Photography In ‘Blue Muse’ Is Music To The Eyes
The searing and beautiful portraits in the collection “Blue Muse: Timothy Duffy’s Southern Photographs” seem born of a bygone era. Indeed Duffy made his pictures using a Civil War-era technique called the wet plate tintype that limited his shoots to just one or two frames per day. But his subjects, or collaborators as he calls them, are accustomed to sweating under bright lights and performing for an audience. They are the blues, gospel and roots musicians Duffy has been recording his entire career.
In this collection, published as Duffy’s organization Music Maker Relief Foundation turns 25 years old, he captures musicians whose race and class has kept them out of privilege and turns their portraits into fine art that will hang in places of prestige.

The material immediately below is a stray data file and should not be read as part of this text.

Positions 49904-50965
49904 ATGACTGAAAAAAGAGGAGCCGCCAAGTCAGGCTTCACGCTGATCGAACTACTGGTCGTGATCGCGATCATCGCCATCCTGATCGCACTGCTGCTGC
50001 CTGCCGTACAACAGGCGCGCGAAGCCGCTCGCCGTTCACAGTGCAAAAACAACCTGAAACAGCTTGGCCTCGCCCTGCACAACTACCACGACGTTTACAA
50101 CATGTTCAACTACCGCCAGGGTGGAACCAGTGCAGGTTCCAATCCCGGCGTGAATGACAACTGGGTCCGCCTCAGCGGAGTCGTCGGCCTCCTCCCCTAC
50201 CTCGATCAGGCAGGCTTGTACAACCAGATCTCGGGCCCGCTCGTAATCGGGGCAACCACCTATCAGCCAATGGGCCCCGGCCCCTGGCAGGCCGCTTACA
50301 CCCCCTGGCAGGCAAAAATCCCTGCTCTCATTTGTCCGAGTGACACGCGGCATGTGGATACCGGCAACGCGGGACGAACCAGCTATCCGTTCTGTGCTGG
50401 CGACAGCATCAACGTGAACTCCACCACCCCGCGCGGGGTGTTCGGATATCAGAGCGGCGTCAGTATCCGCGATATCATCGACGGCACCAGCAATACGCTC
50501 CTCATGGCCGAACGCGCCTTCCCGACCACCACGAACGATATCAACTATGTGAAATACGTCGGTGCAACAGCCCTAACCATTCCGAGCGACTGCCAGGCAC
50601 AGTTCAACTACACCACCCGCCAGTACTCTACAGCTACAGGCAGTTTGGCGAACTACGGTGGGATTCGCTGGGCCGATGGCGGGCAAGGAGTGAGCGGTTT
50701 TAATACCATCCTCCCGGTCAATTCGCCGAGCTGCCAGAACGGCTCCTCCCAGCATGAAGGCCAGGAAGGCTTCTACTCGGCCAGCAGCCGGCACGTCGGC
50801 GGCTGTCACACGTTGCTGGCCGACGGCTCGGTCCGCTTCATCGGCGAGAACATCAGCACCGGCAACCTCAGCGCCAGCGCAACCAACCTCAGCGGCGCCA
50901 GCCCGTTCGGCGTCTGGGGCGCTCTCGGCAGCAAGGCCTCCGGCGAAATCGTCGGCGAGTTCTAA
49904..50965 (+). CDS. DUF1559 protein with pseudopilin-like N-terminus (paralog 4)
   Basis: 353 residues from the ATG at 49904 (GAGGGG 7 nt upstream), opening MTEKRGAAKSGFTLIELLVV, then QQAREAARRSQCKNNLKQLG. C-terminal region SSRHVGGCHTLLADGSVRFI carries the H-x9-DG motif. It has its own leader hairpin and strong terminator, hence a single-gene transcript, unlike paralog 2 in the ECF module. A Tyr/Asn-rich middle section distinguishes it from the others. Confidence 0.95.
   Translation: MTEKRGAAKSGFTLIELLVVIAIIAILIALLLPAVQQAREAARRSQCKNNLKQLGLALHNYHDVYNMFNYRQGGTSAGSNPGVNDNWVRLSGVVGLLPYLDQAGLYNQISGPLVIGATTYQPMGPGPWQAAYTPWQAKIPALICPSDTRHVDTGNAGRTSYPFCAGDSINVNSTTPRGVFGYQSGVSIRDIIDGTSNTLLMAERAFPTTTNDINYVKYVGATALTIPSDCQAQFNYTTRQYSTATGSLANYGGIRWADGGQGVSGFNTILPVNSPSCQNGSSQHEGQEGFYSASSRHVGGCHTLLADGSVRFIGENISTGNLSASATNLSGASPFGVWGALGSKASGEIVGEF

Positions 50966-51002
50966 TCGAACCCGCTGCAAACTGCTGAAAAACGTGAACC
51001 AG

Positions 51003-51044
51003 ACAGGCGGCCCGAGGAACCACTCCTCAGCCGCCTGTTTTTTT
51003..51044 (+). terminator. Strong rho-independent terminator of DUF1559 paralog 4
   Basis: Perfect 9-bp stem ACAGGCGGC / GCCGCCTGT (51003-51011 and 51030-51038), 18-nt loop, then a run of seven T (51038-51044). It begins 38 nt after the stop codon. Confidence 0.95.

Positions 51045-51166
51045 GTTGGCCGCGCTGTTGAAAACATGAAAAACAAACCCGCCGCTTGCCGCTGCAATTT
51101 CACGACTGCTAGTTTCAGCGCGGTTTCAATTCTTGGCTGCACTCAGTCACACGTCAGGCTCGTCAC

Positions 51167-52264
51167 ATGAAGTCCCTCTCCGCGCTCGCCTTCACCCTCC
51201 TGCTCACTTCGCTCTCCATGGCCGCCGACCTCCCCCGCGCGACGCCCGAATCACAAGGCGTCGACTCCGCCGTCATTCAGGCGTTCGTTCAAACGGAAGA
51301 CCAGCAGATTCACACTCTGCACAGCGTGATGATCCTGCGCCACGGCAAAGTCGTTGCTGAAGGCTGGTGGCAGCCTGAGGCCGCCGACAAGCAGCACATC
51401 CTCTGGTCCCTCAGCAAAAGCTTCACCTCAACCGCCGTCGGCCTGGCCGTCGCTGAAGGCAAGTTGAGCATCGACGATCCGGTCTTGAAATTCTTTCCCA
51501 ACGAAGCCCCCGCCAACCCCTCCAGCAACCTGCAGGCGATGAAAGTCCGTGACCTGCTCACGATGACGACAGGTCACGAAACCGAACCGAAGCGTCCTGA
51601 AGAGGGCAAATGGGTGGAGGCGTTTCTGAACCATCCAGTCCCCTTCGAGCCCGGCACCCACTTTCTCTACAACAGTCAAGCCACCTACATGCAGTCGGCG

Host Frank Stasio talks with Timothy Duffy about the book and its accompanying album and events, and about the musical legacy he has documented for posterity. Timothy Duffy speaks alongside William Ferris and The Glorifying Vines Sisters at The Regulator Bookshop in Durham on Wed., April 10 at 7 p.m. Music Maker’s Freight Train Blues free weekly concert series, co-sponsored by WUNC, begins in Carrboro on May 24.